A dearth of transportation options, an inability to take off from work, and concerns about documentation and privacy have led to lower rates of vaccination among Latinos, said Gonzalez.
But the upcoming restriction lift in Nevada may be pushing more Latinos to get vaccinated, said Gonzalez.
That was the case for Areli Sanchez, 54, who was vaccinated at the Make the Road Nevada pop-up. At first, Sanchez distrusted the vaccine, but as her daughter returned to school and her two sons returned to work at the Las Vegas Strip, she decided she needed to put her doubts aside and get vaccinated.
“I came to take it because my daughter is returning to classes,” Sanchez said in her native Spanish. “I thought ‘no I have to protect my daughter and protect myself.”
“When I heard everything was going to open back up I felt a little fear. That’s another reason I’m getting vaccinated. Especially here since we get a lot of people visiting from other states.”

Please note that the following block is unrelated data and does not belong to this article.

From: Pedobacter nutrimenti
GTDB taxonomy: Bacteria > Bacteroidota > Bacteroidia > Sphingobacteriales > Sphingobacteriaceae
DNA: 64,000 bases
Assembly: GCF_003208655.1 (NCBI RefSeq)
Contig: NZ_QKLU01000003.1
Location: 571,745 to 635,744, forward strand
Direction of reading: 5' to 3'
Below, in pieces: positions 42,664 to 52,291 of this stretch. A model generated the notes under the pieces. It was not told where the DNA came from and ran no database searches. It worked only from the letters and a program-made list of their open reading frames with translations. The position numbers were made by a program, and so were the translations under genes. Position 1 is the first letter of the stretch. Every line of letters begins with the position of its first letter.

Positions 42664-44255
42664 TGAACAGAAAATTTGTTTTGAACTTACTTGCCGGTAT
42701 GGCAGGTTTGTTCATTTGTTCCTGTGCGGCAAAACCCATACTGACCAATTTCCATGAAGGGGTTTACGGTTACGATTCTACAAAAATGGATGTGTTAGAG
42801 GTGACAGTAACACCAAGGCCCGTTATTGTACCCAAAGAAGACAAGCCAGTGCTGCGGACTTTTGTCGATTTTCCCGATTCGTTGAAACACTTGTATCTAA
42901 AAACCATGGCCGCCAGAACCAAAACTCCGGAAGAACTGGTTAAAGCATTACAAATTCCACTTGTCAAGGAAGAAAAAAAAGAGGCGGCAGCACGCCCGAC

Gonzalez said in her clinic work in majority Latino neighborhoods, she found Latinos were more comfortable getting vaccinated after it was announced children 12 and older were eligible in the state.
“When parents realize my kid can get vaccinated and they can all go together as a family, that really drew a lot of people in,” Gonzalez said. “We’ve had so many parents come in with their kids to get vaccinated.”
“They don’t always know if we’ll have translators available, and like other immigrant communities, the kids always help translate.”
In Clark County, the Nevada Vaccine Equity Collaborative task force has teamed up with many local groups — Make the Road Nevada, The LGBTQ Center, Mi Familia Vota, The Nevada Hispanic Legislative Caucus, federally qualified health centers, churches, even grocery stores— on education and outreach efforts, including a series of pop-up vaccination clinics close to the neighborhoods where minorities live.
Pop-up vaccination clinics have been held since February in places where underserved groups are likely to have easy access and to feel comfortable, including the Mexican Consulate, El Marketon groceries, and an upcoming event at the newly constructed Area 15.
“It makes our work so much more important. We need to reach these communities to make sure they are protected, especially since all these restrictions are being lifted in June,” Gonzalez said, noting the lifting of restrictions Tuesday. It’s more important now than ever.”